SYRIA'S children are a 'lost generation' - ruined by the devastation of a civil war that has just reached its fifth year.

UNICEF says the lives of 3.7 million Syrian children born since the conflict began have been "shaped by violence, fear and displacement." The figure includes more than 151,000 children born as refugees since 2011.

UNICEF believes some 8.4 million children – more than 80 per cent of Syria’s child population – are now affected by the conflict, either inside the country or as refugees.

“In Syria, violence has become commonplace, reaching homes, schools, hospitals, clinics, parks, playgrounds and places of worship,” said Dr. Peter Salama, UNICEF’s Regional Director for the Middle East and North Africa. “Nearly seven million children live in poverty, making their childhood one of loss and deprivation.”

UNICEF verified nearly 1,500 "grave violations" against children in 2015. More than one-third of these children were killed while in school or on their way to or from it.

“Five years into the war, millions of children have grown up too fast and way ahead of their time,” Dr Salama added. “As the war continues, children are fighting an adult war, they are continuing to drop out of school, and many are forced into labour, while girls are marrying early.”

A new report by aid organisation Mercy Corps, Age of Unrest, says an entire generation of Syrian youth is reaching adulthood after their childhoods were shaped by war.

Almost one in four of the 2.4 million Syrian refugees under 18 is a teenager. Mercy Corps says the multi-billion-pound aid effort has largely overlooked these young people, and is now calling for major new investments in Syrian youth, "whose decisions will shape a trajectory of either peace or continuing instability in the Middle East".

Michael Young, Senior Adviser, Mercy Corps, added: "If we don't invest heavily in young people's well-being, education and employment starting now, then we risk seeing a whole generation, over a million people, who feel alienated from society. Instead of rebuilding the social, economic and physical capital of Syria and the region, they'd be left adrift without the skills and ability to make good life choices - a potential source of instability rather than stabilisation and growth."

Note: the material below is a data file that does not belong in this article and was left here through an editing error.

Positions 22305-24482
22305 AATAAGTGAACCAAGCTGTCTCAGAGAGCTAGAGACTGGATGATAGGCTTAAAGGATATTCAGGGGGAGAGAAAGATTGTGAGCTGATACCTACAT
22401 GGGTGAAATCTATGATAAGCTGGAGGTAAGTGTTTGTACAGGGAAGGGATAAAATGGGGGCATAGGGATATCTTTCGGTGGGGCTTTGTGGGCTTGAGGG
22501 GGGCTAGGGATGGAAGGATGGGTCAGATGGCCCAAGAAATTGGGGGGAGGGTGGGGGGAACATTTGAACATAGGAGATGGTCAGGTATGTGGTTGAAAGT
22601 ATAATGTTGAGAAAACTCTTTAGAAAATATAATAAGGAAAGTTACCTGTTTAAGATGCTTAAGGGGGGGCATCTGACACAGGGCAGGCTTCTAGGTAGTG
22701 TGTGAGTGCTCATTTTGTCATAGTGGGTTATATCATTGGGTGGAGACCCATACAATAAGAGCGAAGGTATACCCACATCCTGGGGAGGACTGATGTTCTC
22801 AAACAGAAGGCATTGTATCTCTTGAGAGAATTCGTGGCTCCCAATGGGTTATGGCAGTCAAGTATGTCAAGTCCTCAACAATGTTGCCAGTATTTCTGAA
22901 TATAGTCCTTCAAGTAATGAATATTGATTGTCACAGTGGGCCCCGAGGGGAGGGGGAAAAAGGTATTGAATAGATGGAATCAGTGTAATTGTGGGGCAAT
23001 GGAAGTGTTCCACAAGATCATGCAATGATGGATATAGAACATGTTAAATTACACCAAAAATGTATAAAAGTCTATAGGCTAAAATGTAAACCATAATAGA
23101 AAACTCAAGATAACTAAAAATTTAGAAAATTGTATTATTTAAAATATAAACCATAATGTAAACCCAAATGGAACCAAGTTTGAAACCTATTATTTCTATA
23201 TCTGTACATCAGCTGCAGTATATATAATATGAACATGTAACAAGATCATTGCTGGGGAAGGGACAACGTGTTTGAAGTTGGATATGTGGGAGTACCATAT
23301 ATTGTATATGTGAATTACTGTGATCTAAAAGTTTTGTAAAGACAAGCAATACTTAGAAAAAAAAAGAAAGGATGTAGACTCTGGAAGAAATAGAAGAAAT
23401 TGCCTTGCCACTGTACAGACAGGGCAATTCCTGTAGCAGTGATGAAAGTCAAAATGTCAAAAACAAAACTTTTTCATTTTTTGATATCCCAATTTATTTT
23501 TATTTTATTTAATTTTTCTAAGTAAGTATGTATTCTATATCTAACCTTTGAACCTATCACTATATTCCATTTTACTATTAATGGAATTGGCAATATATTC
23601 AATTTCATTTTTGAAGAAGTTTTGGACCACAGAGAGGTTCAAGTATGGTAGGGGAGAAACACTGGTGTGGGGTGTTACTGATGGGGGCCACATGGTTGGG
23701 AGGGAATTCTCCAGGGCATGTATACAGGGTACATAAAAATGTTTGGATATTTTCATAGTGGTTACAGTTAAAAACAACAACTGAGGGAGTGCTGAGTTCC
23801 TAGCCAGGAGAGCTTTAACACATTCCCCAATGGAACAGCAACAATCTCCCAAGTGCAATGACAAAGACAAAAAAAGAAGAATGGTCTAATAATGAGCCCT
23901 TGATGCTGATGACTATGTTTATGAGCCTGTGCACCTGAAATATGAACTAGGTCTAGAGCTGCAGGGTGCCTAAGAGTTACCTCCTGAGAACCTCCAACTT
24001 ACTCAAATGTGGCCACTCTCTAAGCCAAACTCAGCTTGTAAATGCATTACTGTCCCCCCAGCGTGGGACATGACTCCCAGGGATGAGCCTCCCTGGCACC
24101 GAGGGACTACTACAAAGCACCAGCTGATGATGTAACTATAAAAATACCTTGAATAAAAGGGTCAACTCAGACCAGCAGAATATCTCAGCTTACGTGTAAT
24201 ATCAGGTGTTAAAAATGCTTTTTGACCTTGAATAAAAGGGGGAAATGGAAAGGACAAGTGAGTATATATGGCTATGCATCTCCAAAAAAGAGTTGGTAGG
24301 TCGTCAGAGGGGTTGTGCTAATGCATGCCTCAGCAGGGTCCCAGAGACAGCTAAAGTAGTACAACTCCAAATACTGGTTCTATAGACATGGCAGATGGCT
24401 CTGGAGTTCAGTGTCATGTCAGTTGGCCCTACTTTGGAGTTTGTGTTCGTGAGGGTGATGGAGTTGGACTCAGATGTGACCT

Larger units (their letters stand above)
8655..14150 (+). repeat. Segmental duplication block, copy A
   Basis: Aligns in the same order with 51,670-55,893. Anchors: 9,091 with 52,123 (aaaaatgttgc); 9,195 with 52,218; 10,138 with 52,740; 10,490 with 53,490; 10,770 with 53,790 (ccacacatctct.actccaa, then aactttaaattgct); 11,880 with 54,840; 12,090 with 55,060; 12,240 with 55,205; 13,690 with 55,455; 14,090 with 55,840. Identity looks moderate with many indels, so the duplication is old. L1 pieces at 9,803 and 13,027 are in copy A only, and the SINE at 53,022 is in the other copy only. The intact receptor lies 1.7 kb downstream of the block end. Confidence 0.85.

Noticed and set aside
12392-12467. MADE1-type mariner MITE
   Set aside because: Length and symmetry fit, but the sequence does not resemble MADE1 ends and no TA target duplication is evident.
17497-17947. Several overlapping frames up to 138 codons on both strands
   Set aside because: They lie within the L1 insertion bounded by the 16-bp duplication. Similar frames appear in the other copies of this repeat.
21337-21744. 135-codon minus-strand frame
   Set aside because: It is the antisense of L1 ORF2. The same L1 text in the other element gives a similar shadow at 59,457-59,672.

Today the Sunday Herald hears from five children and young people caught up in the brutal conflict.


ACCORDING to UNICEF's report, No Place for Children, a third of all Syrian marriages in refugee camps in Jordan involve girls or young women under 18. Girls as young as 12 or 13 are giving birth, causing untold physical damage.

Qamar, 14, has lived as a refugee in Jordan for five years. She has been married for half that time and is now a mother. She is a child with a child. "Before I got married, I was young with no responsibilities," she says. "I didn't think about the future. I was living with my parents. But since I got married, I have responsibilities: a small child. It's nothing like the life I had as a single girl."

Qamar says of her child: "I will make her understand about my situation and hopefully I'll motivate her to study and to become someone. I won't let her get married too young. I won't allow her not to complete her education. I will stand by her."


JUST a few years ago, Sami was working hard at school in Aleppo as his dream was to become a doctor. But when bombs wrecked his school and his home, his family fled to Turkey as refugees.

“It’s hard to imagine what I’ll be in the future,” says Sami, 15. “I try to imagine that if I grew older and passed away, what impressions would I leave? How would people remember me?”

Back in Aleppo, Sami would drift off to sleep to the voices of his family downstairs, now he is kept awake by the memory of people he has seen dying in war. One friend’s father was killed in Syria. Another friend was beaten up as a refugee in Turkey. “I know a number of people who were hurt, and they tried to cover this by hurting others. They tried to act as if they were stronger than the situation, but this turned them into hideous people and didn’t make them better or stronger.”

At a Mercy Corps youth centre in Gaziantep, Sami is able to keep an eye on the future while being part of a community again. His aim is to return to Syria so he can attend medical school and achieve his dream so that he can help his country heal the wounds of war. “I am working to develop myself now so I can be someone important and notable in the future,” he says. “Someone that people would remember after 100 years.”